Estepona Destination Guide

This coastal town has a recorded average of around 325 days of sun a year. There are miles of beautiful, unspoiled, white sandy beaches and tiny coves to explore. The locals are friendly and welcoming and the village has therefore managed to preserve its authentic and original charm. It is located just 20km west of Marbella and is set at the foot of the Sierra Bermeja Mountains.


Visitors can explore the quaint cobblestone streets lined with little shops, cafes and tapas bars or stop in at the Puerto Deportivo and Marina. Furthermore, the beaches are immaculate. Many of them have been awarded blue-flag status with golden sands, crystal-clear water and unquestionably good facilities including showers, children’s play areas and beachside restaurants. There is a beautiful palm tree-lined promenade, perfect for long walks along the beach, or if you’re feeling up to it a good run or cycle. There are at least 5 golf courses in Estepona. It is also only a short distance away from the water park, Aqualand and Selwo Safari Park, which have fun activities for children and families.

The village has a few museums as well as some significantly notable ruins such as walls and watchtowers along the beaches. The old town is a photographer’s dream. There are narrow pedestrianized streets, colourful potted flowers and some striking architecture including an 18th-century church. Within the town square, you will find a bell tower. It is the very last remaining part of the Iglesia de Los Remedios, which was destroyed by an earthquake mid-18th century. There are plenty of festivals and carnivals. These are celebrated each year as well as street fairs with locals singing and dancing in the streets.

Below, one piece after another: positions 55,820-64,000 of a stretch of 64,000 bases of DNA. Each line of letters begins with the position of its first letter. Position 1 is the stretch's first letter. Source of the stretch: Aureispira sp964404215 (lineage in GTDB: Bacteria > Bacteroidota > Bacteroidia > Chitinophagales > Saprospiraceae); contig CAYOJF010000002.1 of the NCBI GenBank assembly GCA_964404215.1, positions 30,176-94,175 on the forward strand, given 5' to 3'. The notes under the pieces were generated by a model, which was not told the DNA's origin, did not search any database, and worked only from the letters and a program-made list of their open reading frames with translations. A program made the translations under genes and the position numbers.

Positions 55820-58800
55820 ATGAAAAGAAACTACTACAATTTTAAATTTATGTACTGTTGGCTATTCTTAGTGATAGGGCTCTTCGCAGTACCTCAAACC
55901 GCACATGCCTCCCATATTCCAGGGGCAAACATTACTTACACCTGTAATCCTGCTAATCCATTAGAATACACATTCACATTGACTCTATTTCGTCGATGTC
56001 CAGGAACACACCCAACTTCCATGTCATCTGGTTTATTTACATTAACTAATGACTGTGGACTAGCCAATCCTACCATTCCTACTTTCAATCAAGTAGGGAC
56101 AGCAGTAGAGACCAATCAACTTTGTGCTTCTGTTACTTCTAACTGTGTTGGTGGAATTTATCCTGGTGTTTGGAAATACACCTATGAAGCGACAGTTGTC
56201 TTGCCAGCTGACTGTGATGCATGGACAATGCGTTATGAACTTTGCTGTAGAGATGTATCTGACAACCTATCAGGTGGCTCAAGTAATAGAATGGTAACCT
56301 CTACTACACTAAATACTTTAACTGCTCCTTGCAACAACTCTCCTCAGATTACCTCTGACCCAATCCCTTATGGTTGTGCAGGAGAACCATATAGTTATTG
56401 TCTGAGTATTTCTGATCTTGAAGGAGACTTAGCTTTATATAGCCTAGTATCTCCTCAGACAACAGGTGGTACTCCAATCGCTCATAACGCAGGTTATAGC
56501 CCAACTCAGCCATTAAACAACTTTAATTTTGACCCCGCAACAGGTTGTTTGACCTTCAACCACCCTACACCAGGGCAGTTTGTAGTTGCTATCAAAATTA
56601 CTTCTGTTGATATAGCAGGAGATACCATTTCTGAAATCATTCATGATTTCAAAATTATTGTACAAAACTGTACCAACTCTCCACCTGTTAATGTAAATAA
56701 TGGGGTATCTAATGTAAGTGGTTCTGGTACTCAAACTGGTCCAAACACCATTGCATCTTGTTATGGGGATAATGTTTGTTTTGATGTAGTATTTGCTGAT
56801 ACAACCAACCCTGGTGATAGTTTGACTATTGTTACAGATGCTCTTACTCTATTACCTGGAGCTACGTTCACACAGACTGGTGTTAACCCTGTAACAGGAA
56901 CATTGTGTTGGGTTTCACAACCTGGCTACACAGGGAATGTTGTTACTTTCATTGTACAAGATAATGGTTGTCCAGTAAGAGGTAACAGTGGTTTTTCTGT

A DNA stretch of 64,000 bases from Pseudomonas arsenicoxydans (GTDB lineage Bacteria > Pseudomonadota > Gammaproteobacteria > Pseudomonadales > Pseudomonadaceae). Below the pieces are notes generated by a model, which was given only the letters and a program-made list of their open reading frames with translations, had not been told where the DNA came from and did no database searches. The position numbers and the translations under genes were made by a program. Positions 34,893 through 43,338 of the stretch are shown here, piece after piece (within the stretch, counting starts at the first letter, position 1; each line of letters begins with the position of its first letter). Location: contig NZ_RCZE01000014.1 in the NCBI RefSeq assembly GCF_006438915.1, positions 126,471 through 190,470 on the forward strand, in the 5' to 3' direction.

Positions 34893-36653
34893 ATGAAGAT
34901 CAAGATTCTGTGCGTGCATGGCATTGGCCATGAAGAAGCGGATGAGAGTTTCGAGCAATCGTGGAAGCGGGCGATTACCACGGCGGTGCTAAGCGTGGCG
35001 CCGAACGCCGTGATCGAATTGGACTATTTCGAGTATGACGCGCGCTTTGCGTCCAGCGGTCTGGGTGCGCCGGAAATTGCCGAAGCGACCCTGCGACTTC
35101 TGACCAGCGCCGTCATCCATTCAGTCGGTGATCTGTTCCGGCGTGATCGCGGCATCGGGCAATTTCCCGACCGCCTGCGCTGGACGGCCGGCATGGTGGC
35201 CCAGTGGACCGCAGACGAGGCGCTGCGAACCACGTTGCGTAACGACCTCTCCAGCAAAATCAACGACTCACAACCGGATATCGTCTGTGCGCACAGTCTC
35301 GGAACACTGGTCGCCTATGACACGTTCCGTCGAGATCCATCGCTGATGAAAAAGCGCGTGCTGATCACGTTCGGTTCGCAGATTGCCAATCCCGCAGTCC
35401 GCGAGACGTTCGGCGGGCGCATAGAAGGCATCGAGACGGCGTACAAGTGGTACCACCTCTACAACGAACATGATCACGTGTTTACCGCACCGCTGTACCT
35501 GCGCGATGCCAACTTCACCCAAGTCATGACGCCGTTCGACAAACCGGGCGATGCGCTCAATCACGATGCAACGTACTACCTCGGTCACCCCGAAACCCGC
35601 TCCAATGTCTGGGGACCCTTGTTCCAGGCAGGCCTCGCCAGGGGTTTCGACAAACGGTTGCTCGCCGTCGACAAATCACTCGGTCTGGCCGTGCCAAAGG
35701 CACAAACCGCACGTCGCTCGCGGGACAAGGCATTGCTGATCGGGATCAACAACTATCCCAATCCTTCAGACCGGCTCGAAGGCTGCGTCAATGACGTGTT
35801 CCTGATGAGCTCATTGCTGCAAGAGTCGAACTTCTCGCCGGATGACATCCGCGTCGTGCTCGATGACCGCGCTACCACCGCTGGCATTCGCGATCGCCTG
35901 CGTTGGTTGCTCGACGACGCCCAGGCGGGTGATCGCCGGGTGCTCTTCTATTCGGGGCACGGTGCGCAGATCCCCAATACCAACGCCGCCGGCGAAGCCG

Gibraltar Airport is the closest and most convenient. Malaga Airport is only one hour drive. It is the third largest in Spain with connections to European and other Spanish countries. The A7 motorway runs parallel to the coastline making for a spectacularly scenic drive.